Bitcoin climbed for a fourth day, accelerating a rally that began when it bounced off a technical support level.
The biggest cryptocurrency rose 11 percent to $11,200 as of 11:51 a.m. in New York. That brought its increase to 57 percent since Feb. 6, when it began rebounding from a 200-day moving average, according to prices compiled by Bloomberg. Bitcoin outperformed its closest rivals — Ripple, Ethereum and Litecoin — which gained less than 4 percent.
After a crash in January wiped about half a trillion dollars from the market caps of some 1,500 cryptocurrencies tracked by CoinMarketCap, many found a floor in mid-February. That coincided with statements by many analysts and market watchdogs that seemed to offer tacit acceptance that the assets won’t be regulated out of existence.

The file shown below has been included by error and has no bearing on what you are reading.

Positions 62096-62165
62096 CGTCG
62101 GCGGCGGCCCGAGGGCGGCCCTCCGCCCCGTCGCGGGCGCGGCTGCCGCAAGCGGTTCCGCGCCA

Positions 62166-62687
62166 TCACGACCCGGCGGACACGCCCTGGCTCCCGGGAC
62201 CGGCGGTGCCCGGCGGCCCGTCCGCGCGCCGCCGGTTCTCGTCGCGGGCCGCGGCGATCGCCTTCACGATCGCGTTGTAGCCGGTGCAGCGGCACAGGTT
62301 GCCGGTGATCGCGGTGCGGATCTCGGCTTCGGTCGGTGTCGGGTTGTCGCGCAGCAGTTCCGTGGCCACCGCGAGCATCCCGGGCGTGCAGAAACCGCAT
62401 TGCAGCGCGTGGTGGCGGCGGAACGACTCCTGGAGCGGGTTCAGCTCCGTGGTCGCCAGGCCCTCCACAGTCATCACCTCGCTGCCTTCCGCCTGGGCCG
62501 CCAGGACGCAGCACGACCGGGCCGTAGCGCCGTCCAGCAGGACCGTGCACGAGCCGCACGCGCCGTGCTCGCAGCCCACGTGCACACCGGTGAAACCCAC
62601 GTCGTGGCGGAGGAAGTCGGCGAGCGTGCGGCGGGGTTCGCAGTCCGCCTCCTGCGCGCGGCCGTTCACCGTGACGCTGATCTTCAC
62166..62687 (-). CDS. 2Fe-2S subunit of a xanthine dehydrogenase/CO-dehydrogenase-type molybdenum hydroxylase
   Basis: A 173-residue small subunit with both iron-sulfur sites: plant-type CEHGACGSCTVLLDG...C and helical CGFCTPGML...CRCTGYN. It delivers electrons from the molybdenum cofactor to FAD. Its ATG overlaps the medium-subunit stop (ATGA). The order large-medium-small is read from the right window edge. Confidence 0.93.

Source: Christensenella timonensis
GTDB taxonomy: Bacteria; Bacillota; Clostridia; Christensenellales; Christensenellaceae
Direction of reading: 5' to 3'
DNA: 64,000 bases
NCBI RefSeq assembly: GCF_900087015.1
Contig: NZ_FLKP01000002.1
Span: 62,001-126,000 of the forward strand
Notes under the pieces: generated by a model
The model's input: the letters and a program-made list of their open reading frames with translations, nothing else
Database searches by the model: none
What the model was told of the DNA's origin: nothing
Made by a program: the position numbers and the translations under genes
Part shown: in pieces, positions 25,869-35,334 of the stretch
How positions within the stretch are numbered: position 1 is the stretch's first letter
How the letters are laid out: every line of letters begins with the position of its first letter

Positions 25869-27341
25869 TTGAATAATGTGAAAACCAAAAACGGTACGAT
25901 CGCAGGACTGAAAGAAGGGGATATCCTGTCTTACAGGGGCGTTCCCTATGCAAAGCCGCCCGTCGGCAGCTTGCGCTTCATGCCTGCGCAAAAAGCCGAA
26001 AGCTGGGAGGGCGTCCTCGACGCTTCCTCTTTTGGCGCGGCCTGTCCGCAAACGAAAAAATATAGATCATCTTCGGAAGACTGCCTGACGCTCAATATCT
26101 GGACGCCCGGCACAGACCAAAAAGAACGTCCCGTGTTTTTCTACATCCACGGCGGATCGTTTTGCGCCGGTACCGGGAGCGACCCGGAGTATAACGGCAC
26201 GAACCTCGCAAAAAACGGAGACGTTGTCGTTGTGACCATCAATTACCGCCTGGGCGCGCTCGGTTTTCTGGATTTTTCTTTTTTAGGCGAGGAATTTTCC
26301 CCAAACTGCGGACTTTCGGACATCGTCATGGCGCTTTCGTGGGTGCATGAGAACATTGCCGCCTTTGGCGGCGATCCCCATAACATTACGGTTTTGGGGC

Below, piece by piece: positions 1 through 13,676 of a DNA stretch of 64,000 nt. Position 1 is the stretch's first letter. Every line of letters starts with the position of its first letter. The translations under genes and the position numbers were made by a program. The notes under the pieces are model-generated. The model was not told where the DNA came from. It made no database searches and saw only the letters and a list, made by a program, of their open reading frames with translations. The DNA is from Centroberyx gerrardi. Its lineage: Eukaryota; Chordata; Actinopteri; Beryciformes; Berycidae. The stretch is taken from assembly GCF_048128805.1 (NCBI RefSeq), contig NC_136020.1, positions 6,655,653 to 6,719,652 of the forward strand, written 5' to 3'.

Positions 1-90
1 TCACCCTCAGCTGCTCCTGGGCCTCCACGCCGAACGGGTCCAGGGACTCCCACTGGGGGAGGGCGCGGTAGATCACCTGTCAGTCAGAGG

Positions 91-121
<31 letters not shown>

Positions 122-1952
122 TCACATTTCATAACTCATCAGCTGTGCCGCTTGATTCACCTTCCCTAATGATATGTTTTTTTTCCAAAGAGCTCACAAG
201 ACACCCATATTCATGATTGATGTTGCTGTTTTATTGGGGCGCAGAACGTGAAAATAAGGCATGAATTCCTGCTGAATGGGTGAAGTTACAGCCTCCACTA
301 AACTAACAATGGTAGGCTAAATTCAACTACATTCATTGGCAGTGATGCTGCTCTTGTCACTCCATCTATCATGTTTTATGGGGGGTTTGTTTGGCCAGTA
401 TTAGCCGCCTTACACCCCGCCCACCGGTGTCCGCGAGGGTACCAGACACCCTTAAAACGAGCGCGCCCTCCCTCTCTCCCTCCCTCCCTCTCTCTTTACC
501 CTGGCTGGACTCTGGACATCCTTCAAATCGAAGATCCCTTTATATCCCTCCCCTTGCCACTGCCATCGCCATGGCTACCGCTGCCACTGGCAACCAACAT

Still, until regulators gain a better grip on them, digital currencies will struggle for wider acceptance in mainstream finance, according to S&P Global Ratings.
“The future success of cryptocurrencies will largely depend on the coordinated approach of global regulators and policymakers to regulate and enhance market participants’ confidence in these instruments,” the ratings firm said in a report published Monday. Among the banks S&P rates, “exposure to cryptocurrencies appears to remain limited.”
Bitcoin last closed above $11,000 on Jan. 29.